One of my favorite movie lines is from the wacky but no means good film, Dragnet: Joe Friday: Ah, sure, but just like every other foaming, rabid psycho in this city with a foolproof plan, you've forgotten you're facing the single finest fighting force ever assembled. Reverend Jonathan Whirley: The Israelis? I remember thinking, “good” when I first learned that Mossad had assassinated many of the Black September architects of the Munich Massacre. “They deserved it. Don’t mess with Israel.” In my early twenties I slowly started to reconsider my position on the Israel-Palestinian conflict. By no means do I agree with terrorist tactics, but when Palestinians are murdered by Israeli settlers when they are simply trying to harvest olives, future suicide bombers are created. I slowly came out to my friends with this opinion. Not being Jewish, I was taking a risk. To accuse Israel of wrongdoing is to take the risk of being called an anti-Semite. If you are Jewish, you are accused of being a self-hating Jew. With the release of Munich, there have been a number of op-eds that of accused Steven Spielberg of as much, which is beyond ridiculous. Spielberg said, “I wanted to make a realistic film. I did not want to demonize the targets. To deal with the war on terror, you have to deal with the world as it is. And real people exist on both sides of these issues.” Munich is simply one of the best films Spielberg has ever made. The screenplay by Oscar winner Eric Roth (Forrest Gump) and Pulitzer Prize and Tony Award winner, Tony Kushner (Angeles in America) do not present a battle between good verses evil but all the grays in between. The toy maker turned bomb-maker, Robert (French actor Mathieu Kassovitz) exclaims, “"I don't know that we ever were that decent. Thousands of years of hatred doesn't make you decent. But we were supposed to be righteous. It's a beautiful thing. That's Jewish. That's what I knew. That's what I was taught. And now I'm losing that… and I lose that and… that's… that's everything. That's my soul." The German antiques dealer, document forger Hans (Hanns Zischler) disgusted with himself after a vengeance killing says, "In seven months, we've killed six of the eleven names. We've killed one replacement. One of our targets is in prison and four, including Ali Hassan Salameh, is at large. One of our own has fallen. Since we began, the other side has sent letter bombs to eleven embassies, hijacked three planes, killed 130 passengers in Athens, and wounded scores more… and killed out military attaché in Washington. Some of it was done by a Venezuelan called Carlos "The Jackal," who replaced Zaid Muchassi, who replaced Hussein Al-Chir. Black September's original leadership has been decimated. But new leaders are emerging for whom Black September wasn't violent enough. And to dispatch our six dispatched targets, we must have spent something close to $2 million. Mrs. Meir says to the Knesset, 'The World will see that killing Jews will from now on be an expensive proposition.' But killing Palestinians isn't exactly cheap.” Long time Spielberg editor Michael Kahn keeps the tension taunt and one scene in particular in Paris out Hitchcock’s Hitchcock in nail biting tension. You are able to tell each city you are in almost just by how cinematographer Janusz Kaminski has shot it. John Williams has created another gorgeous score. The film starts with the Black September terrorists taking Israeli athletes hostage then brilliantly intercutting between ABC archival footage of Jim McKay and the voice of the late ABC News anchor Peter Jennings, Israeli and Arab families as well as the terrorists watching the television. I was only two during the Munich Olympics so I had never seen the footage before. While I knew the facts of what had occurred, I had never heard McKay’s famous line, "In life our greatest hopes and our worst fears are seldom realized. Tonight, our worst fears have been realized. . . They're all gone.” Heartbreaking. Avner, (Eric Bana) head of the team created to avenge the athletes has flashbacks to Munich throughout the film, filling in the holes that the ABC footage doesn’t show, culminating in the terrible events at the airport. The film ends with Avner asking his Mossad contact Ephraim (Geoffrey Rush) to “break bread” with his family that evening in his Brooklyn home for Shabbat. Ephraim refuses. “I can’t.” And he walks away. In the distance, across the Hudson, the World Trade Center Twin towers are part of the lower Manhattan skyline.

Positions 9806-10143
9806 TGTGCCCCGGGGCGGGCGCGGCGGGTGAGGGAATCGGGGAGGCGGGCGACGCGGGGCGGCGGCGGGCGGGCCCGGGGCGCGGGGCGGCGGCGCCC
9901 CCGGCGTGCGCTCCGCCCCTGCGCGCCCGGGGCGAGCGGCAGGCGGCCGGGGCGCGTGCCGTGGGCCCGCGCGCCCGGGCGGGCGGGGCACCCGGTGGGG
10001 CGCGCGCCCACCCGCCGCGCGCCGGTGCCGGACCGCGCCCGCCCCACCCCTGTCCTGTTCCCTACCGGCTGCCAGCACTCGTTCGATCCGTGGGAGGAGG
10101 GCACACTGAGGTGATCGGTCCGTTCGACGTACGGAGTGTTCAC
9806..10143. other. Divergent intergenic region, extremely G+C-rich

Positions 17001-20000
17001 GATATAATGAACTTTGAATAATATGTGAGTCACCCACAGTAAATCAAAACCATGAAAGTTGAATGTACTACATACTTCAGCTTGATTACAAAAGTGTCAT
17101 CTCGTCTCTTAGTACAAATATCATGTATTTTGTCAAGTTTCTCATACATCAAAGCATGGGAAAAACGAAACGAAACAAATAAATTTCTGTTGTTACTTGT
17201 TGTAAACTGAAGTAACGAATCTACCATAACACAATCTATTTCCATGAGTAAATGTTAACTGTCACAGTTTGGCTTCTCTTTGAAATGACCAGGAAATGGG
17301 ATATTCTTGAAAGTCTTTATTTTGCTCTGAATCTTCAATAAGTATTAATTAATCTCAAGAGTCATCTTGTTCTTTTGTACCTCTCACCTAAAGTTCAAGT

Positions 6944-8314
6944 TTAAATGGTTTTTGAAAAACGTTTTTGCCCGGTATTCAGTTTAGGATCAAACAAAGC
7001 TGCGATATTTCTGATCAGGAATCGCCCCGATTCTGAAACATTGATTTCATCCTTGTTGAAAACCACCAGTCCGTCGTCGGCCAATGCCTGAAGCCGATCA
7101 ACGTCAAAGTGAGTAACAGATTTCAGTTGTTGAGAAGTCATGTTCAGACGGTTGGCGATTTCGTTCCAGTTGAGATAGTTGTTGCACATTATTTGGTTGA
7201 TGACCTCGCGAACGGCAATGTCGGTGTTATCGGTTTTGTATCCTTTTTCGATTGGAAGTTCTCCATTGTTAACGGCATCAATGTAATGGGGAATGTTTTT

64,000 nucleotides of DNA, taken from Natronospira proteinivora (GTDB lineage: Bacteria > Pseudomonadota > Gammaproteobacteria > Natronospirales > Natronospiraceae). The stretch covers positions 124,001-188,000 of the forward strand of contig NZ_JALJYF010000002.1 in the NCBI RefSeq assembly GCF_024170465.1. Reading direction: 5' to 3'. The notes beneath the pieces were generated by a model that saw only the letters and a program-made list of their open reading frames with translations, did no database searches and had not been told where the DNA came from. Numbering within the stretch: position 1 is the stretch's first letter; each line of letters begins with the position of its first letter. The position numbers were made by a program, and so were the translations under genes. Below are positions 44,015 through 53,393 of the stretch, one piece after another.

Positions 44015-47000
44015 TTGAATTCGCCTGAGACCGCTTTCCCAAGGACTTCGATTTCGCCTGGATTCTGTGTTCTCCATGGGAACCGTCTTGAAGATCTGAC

Saturday, January 28, 2006